in the Format value:

d10 = dFunction[Nest[Dt, Sin[a x^2], 10], {x}]
d20 = dFunction[Nest[Dt, Sin[a x^2], 20], {x}]


Since the "Parameters" property method is cached above, one can compute it explicitly and then it will be displayed.

d20["Parameters"]
d20


On the other hand, cacheing the value does store the differential expression df in the SubValues (What is the distinction between DownValues, UpValues, SubValues, and OwnValues?) of dFunction. In the case of d20, that adds about 200K to the memory footprint of dFunction, whose basic definitions take up only 6240 bytes.

[Original attempt can be seen in the edit history.]

• If I could do something like dxvec = {a, b}; dyvec = {c, d}; Dt@Dt[x Sin[y]] Fdd[x_,y_,a_,b_,c_,d_]:=% /. dt_Dt :> With[{levels = Level[dt, -1]}, Switch[First@levels, x, dxvec[[Length@levels]], y, dyvec[[Length@levels]], _, dt] /; MatchQ[levels, {_Symbol, ___Dt}]] Then I think I would have it. Ultimatly I want a function defined with variables replacing the Dt[x] – Michael Apr 28 '15 at 16:41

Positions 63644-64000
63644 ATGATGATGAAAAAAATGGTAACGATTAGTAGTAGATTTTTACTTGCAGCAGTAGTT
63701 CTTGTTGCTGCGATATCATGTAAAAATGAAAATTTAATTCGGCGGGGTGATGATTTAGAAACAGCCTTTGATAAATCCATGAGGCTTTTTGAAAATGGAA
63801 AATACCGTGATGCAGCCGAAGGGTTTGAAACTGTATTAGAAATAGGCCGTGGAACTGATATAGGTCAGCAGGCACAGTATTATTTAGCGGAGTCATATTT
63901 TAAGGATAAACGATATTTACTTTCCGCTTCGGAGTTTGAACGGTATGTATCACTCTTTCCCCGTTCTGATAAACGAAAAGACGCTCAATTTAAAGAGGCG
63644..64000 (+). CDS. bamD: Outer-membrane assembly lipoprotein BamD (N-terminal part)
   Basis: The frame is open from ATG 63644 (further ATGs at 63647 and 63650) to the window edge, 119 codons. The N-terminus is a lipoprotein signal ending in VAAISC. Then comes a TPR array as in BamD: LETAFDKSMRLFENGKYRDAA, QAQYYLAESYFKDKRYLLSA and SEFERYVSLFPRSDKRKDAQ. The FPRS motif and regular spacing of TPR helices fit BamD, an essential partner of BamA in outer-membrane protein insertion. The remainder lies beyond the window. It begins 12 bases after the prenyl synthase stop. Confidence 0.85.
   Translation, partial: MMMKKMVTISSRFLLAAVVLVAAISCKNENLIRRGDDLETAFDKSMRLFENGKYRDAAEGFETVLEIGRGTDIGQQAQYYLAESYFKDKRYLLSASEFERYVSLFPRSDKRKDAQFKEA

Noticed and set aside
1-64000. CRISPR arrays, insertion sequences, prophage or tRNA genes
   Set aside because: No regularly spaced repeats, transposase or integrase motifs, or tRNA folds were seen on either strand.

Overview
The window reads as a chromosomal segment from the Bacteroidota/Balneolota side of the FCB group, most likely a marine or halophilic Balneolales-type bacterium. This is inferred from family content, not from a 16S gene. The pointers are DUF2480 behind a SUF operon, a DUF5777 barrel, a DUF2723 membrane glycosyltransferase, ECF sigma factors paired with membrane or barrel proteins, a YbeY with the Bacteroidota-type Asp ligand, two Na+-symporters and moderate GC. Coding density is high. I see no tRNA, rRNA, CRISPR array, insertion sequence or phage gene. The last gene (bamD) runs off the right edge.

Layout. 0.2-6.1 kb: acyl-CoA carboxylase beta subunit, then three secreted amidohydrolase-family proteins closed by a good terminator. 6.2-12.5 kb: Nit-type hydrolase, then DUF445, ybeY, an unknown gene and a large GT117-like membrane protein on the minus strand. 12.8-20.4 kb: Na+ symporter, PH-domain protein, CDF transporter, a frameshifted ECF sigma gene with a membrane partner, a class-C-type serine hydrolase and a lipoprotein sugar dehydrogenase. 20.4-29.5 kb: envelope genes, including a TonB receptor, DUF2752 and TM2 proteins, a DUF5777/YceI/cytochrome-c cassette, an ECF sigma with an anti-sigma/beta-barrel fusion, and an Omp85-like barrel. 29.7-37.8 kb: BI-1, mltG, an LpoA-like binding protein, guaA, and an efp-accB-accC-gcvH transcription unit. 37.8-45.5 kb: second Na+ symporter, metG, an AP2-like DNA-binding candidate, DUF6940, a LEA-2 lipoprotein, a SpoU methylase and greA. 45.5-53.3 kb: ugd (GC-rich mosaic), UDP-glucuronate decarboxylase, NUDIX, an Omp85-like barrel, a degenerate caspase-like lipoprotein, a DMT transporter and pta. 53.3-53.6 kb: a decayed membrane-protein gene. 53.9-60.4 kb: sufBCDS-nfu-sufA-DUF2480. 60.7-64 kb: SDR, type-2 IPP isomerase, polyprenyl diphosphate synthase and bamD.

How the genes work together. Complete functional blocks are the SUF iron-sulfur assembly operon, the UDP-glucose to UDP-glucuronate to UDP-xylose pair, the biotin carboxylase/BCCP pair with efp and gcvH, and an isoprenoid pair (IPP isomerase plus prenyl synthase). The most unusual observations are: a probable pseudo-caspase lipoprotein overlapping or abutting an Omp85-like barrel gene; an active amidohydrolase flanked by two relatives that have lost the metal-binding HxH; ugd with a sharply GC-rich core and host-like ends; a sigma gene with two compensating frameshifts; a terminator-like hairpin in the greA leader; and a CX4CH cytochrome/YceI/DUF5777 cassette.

• This does let me copy and paste the answer in to a function definition easily, but if I change the function at the top it won't rerun easily. – Michael Apr 28 '15 at 16:46
• @Michael I added another guess. See if I'm closer. – Michael E2 Apr 28 '15 at 18:06
• This seems to be exactly what I was looking for. But I am confused why this works, in particular why is an equal sign used instead of colon-equal? – Michael Apr 28 '15 at 18:58
• @Michael Set (=) evaluates the right-hand side before making the definition; SetDelayed (:=) does not. When I have time later, I'll update my answer to make it more complete. I didn't want to spend a lot of time on it until I knew I was on the right track. Try ?Fdot` with both definitions and see if that helps you figure it out. – Michael E2 Apr 28 '15 at 19:20